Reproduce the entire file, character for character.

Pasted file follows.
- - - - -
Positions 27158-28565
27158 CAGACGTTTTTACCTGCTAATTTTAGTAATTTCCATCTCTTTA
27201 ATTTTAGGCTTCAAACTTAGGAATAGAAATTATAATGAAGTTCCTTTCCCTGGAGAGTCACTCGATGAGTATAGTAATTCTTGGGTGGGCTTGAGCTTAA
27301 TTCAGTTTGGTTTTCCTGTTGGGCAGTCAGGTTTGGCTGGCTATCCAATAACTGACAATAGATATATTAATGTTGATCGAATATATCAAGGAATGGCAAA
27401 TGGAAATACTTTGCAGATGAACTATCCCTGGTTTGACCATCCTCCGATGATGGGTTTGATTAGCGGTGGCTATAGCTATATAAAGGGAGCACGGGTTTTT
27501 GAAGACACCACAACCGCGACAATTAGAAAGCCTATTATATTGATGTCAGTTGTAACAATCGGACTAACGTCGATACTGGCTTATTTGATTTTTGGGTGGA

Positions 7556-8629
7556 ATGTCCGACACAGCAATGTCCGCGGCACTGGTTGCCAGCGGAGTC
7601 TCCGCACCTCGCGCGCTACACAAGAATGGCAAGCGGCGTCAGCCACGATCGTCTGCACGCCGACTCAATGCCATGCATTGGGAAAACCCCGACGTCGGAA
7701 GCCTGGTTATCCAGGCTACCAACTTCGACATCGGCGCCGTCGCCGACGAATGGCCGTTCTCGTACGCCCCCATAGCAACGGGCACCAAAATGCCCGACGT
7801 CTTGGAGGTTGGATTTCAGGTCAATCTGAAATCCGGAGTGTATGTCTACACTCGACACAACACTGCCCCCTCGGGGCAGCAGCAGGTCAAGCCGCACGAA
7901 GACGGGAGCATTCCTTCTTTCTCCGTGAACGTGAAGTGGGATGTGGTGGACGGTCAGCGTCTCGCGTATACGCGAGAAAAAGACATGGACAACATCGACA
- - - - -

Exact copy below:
Positions 27158-28565
27158 CAGACGTTTTTACCTGCTAATTTTAGTAATTTCCATCTCTTTA
27201 ATTTTAGGCTTCAAACTTAGGAATAGAAATTATAATGAAGTTCCTTTCCCTGGAGAGTCACTCGATGAGTATAGTAATTCTTGGGTGGGCTTGAGCTTAA
27301 TTCAGTTTGGTTTTCCTGTTGGGCAGTCAGGTTTGGCTGGCTATCCAATAACTGACAATAGATATATTAATGTTGATCGAATATATCAAGGAATGGCAAA
27401 TGGAAATACTTTGCAGATGAACTATCCCTGGTTTGACCATCCTCCGATGATGGGTTTGATTAGCGGTGGCTATAGCTATATAAAGGGAGCACGGGTTTTT
27501 GAAGACACCACAACCGCGACAATTAGAAAGCCTATTATATTGATGTCAGTTGTAACAATCGGACTAACGTCGATACTGGCTTATTTGATTTTTGGGTGGA

Positions 7556-8629
7556 ATGTCCGACACAGCAATGTCCGCGGCACTGGTTGCCAGCGGAGTC
7601 TCCGCACCTCGCGCGCTACACAAGAATGGCAAGCGGCGTCAGCCACGATCGTCTGCACGCCGACTCAATGCCATGCATTGGGAAAACCCCGACGTCGGAA
7701 GCCTGGTTATCCAGGCTACCAACTTCGACATCGGCGCCGTCGCCGACGAATGGCCGTTCTCGTACGCCCCCATAGCAACGGGCACCAAAATGCCCGACGT
7801 CTTGGAGGTTGGATTTCAGGTCAATCTGAAATCCGGAGTGTATGTCTACACTCGACACAACACTGCCCCCTCGGGGCAGCAGCAGGTCAAGCCGCACGAA
7901 GACGGGAGCATTCCTTCTTTCTCCGTGAACGTGAAGTGGGATGTGGTGGACGGTCAGCGTCTCGCGTATACGCGAGAAAAAGACATGGACAACATCGACA